Nicola Sturgeon inquiry: What happens next? When is Scottish election?

Nicola Sturgeon: SNP facing ‘biggest row’ in Scottish politics

When you subscribe we will use the information you provide to send you these newsletters.Sometimes they’ll include recommendations for other related newsletters or services we offer.Our Privacy Notice explains more about how we use your data, and your rights.You can unsubscribe at any time.

MSPs on the Scottish Government Handling of Harassment Complaints Committee voted five to four that First Minister Nicola Sturgeon gave an “inaccurate” account of a meeting with her predecessor during the live investigation. The vote is the latest blow for Ms Sturgeon, who has found herself up against her former mentor Alex Salmond during the lengthy inquiry into a botched investigation by the Scottish Government into sexual harassment claims.

The cross-party committee includes four SNP MSPs, two Conservatives, one Labour, one Liberal Democrat and independent Andy Wightman.

The finding amounts to accusations of misleading the Scottish Parliament, but stop short of saying the First Minister knowingly misled.

The report is expected to say the First Minister gave “an inaccurate account of what happened and she has misled the committee on this matter. This is a potential breach of the ministerial code.”

A full report is expected to be published next Tuesday.

Ms Sturgeon told Sky News: “I stand by all of the evidence I gave to the committee, all eight hours’ worth of evidence.

“What’s been clear is that opposition members of this committee made their minds up about me before I muttered a single word of evidence, their public comments have made that clear.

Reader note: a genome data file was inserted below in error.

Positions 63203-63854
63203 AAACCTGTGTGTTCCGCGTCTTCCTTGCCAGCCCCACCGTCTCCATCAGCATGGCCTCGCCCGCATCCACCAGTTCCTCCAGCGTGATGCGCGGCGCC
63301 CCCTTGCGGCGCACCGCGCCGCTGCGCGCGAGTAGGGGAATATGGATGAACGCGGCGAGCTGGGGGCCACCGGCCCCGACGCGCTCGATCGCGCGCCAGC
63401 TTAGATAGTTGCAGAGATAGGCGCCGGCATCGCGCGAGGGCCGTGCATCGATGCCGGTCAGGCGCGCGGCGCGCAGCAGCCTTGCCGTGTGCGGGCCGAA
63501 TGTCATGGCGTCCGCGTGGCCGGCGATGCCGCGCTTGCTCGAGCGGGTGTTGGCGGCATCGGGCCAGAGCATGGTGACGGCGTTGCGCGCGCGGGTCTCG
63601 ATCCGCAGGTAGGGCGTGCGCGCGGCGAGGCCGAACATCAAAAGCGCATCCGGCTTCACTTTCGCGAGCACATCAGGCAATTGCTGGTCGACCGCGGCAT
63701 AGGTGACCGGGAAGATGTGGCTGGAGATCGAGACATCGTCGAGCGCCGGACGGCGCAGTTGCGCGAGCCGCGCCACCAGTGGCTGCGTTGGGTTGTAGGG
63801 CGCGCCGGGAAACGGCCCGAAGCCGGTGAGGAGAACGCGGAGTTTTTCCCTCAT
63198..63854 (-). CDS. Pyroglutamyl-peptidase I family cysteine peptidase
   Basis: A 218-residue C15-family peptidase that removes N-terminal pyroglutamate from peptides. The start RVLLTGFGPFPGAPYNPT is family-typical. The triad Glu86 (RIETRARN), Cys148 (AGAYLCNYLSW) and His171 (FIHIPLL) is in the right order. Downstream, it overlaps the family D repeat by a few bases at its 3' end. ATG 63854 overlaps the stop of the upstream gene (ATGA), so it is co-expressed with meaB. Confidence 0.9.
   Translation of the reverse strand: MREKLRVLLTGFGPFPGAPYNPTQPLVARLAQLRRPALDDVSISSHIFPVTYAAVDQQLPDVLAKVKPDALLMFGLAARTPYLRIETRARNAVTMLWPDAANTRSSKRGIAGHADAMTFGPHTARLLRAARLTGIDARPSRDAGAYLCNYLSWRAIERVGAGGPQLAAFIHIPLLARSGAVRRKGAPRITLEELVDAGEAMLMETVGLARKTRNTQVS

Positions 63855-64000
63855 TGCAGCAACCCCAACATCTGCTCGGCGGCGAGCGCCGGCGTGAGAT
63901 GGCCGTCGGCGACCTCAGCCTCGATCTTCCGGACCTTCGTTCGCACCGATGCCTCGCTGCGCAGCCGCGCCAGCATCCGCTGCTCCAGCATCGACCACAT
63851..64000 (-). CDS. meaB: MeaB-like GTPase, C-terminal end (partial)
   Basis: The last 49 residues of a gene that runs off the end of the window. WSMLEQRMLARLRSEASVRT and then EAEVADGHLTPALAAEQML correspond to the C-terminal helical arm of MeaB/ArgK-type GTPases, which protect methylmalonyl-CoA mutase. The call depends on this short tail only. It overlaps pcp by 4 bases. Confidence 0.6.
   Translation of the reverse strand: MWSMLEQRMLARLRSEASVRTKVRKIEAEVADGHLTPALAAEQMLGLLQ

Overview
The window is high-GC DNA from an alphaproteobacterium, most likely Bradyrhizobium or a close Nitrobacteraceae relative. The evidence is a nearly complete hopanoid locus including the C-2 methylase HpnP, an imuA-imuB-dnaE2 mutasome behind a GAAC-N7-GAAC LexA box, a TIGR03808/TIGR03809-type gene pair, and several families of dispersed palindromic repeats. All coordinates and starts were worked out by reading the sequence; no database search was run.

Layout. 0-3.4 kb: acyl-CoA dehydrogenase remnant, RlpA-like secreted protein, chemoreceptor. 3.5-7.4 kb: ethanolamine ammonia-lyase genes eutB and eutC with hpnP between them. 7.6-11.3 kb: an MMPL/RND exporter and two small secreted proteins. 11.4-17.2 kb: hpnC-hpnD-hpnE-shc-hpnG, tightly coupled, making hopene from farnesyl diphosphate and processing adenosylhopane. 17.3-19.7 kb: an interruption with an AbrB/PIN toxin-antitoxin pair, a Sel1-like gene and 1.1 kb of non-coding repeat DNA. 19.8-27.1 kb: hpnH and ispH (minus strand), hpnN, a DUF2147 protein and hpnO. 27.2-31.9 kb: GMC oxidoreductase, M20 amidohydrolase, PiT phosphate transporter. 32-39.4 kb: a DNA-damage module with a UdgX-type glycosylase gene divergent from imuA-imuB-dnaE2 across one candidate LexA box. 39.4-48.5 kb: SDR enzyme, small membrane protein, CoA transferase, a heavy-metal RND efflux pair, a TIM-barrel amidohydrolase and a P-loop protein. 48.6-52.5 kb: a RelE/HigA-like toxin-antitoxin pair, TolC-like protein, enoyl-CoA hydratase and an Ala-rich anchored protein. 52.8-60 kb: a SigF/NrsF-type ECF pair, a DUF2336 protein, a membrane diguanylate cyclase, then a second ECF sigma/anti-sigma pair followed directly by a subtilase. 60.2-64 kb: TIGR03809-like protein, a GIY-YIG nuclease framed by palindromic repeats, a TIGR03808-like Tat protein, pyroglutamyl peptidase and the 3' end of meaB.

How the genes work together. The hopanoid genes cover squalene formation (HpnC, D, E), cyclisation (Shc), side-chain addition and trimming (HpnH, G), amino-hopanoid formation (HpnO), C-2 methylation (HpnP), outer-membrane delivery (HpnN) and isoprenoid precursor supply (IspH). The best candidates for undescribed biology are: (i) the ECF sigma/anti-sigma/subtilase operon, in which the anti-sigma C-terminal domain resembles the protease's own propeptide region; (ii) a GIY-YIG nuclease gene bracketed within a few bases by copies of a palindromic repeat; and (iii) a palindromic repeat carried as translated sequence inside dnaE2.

“So this leak from the committee – very partisan leak – tonight before they’ve finalised the report is not that surprising.

“Let’s wait and see the final report, but more importantly the question of whether or not I breached the ministerial code is being considered independently by James Hamilton and I hope and expect he will publish that report soon.”

Nicola Sturgeon and her predecessor Alex Salmond have both taken part in evidence sessions over recent weeks.

Mr Salmond, Scotland former First Minister and former leader of the SNP, has accused Ms Sturgeon of a “malicious scheme”, something his predecessor denies.

The inquiry was set up after Salmond won a legal challenge to the Scottish Government in January 2019 following its own botched internal inquiry into sexual harassment complaints from two female civil servants.

In March 2020, Salmond was acquitted of 13 charges of sexual assault including one of attempted rape, by a high court jury in Edinburgh.

AstraZeneca IS safe and effective! EMA tells Europe to END suspension [INSIGHT]
Nicola Sturgeon tied with Piers Morgan in new leadership poll [REPORT]
Nicola Sturgeon told she ‘must resign’ after she ‘misled’ Holyrood [REPORT]

What happens now?

Ms Sturgeon has stood by her evidence, and has made no secret of the fact she believes it is a partisan conclusion made to damage her ahead of the upcoming Holyrood Elections.

Still to come is the committee’s report, as well as an independent report by lawyer James Hamilton.

His inquiry report is also expected within the coming days, and has specifically been examining whether she breached ministerial code.

If it is found Ms Sturgeon breached ministerial code, she will come under renewed pressure to resign ahead of the Holyrood elections, which will take place on May 6, 2021.

Meanwhile, the Scottish Conservatives are preparing a vote of no-confidence in the First Minister.

Leader Douglas Ross said: “We have called out the first minister based on the overwhelming evidence that she misled parliament.

“We will continue to hold her to the same standards as previous first ministers of Scotland and demand that she resigns.”

Anas Sarwar, the Scottish Labour leader, said: “If it does conclude that the first minister has misled parliament and potentially breached the ministerial code then that is incredibly serious.

“This is about the integrity of our Scottish parliament and upholding standards in public life.

“The separate Hamilton inquiry has yet to report, and all parties must be given due process, however the code which the first minister has promised to follow by the letter is clear – any minister who is found in breach of the ministerial code has a duty to resign.”

Source: Read Full Article